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Issue No. 17 - Enigma

THE POWERS THAT BE AT STATION INDEPENDENT PROJECTS

©Mika Taanila, The Future Is Not What It Used To Be, 2002, still from a video. Image courtesy Kinotar and the artist.

 

 

The Powers That Be takes as its point of departure the knowledge of the body and the circulation of energy, more specifically the manifestations of physical energy. The thematic will be discussed through an ensemble of both contemporary and avant-garde works from the past by Marcel Mariën, Erkki Pirtola, Mika Taanila and Danila Tkachenko. The exhibition is curated by Ilari Laamanen.

2. Danila Tkachenko_from the series Escape_2013©Danila Tkachenko, from the series Escape, 2013. Image courtesy the artist.

 

1. Danila Tkachenko_from the series Escape_2013©Danila Tkachenko, from the series Escape, 2013. Image courtesy the artist.

 

 

Energy in this context is treated more as a prerequisite for life and for any human activity than as a commodity or resource. It seems that, at times, we act based on raw impulses that cannot be traced back to any given order or reason. The Powers That Be does not so much use the act of destabilization as a method or analytical tool as it takes for granted that all we can rely on is change. Knowledge is always in the state of becoming: it is never ready and should never be fixed. Therefore, to question is more meaningful than learning by heart and fitting in.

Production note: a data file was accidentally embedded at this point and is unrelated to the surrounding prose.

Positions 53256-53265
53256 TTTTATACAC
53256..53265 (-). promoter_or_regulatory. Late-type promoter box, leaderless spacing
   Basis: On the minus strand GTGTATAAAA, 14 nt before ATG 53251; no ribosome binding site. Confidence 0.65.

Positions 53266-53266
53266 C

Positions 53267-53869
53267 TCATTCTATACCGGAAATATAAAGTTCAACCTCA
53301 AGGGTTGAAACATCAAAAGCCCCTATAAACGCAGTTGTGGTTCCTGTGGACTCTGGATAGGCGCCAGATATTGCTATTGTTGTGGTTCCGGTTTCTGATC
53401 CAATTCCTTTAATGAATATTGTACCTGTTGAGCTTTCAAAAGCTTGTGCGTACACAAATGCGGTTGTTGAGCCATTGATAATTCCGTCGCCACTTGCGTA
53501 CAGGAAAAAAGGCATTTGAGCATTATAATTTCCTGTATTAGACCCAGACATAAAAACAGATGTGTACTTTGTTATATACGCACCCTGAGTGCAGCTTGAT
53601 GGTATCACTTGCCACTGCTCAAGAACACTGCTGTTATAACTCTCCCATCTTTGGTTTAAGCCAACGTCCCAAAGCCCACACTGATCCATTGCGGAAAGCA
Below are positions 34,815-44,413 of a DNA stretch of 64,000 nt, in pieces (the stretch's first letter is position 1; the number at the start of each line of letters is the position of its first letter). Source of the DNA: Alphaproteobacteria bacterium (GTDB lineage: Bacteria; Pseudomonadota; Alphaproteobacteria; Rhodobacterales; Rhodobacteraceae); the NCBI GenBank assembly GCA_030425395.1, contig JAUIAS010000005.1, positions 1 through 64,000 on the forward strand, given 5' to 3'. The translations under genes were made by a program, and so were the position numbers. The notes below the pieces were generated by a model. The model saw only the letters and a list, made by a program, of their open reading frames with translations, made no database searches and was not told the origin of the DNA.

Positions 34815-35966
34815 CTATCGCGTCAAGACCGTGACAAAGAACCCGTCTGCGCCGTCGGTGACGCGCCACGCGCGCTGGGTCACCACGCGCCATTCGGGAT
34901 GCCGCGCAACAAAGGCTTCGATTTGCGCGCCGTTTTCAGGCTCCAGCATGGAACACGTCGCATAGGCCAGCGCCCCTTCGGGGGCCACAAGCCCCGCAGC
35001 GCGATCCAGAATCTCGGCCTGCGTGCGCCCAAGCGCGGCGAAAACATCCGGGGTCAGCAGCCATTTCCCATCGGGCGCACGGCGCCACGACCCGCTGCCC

4. Portrait of shaman Johannes Setala by Minna Pollanen©Portrait of Shaman Johannes Setälä. Copyright Minna Haveri.

 

6. Mika Taanila_The Future©Mika Taanila, The Future Is Not What It Used To Be, 2002, still from a video. Image courtesy Kinotar and the artist.

 

 

Even though the artworks featured in the exhibition can be seen as channeling transcendental experience, the last resort is always the body and its urge to connect with, and learn from, its habitat. However, the habitat does no longer only refer to the physical surroundings and nature we encounter but also to our connection to the virtual realm. While it remains unclear what the hybridization of humans and machines can actually mean, it is tempting to map those very possibilities of extending both the human consciousness and the limits of corporeality.

9. Mika Taanila_The Future©Mika Taanila, The Future Is Not What It Used To Be, 2002, still from a video. Image courtesy Kinotar and the artist.

 

7. Mika Taanila_The Future©Mika Taanila, The Future Is Not What It Used To Be, 2002, still from a video. Image courtesy Kinotar and the artist.

 

 

The exhibition is a part of the Finnish Cultural Institute in New York's (FCINY) 25th Anniversary program focusing on the Urban Nature. Kindly supported by the Finnish Ministry of Education and Culture and Frame Visual Art Finland.

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All opening images by Calvin To.

**On View through August 9th, 2015

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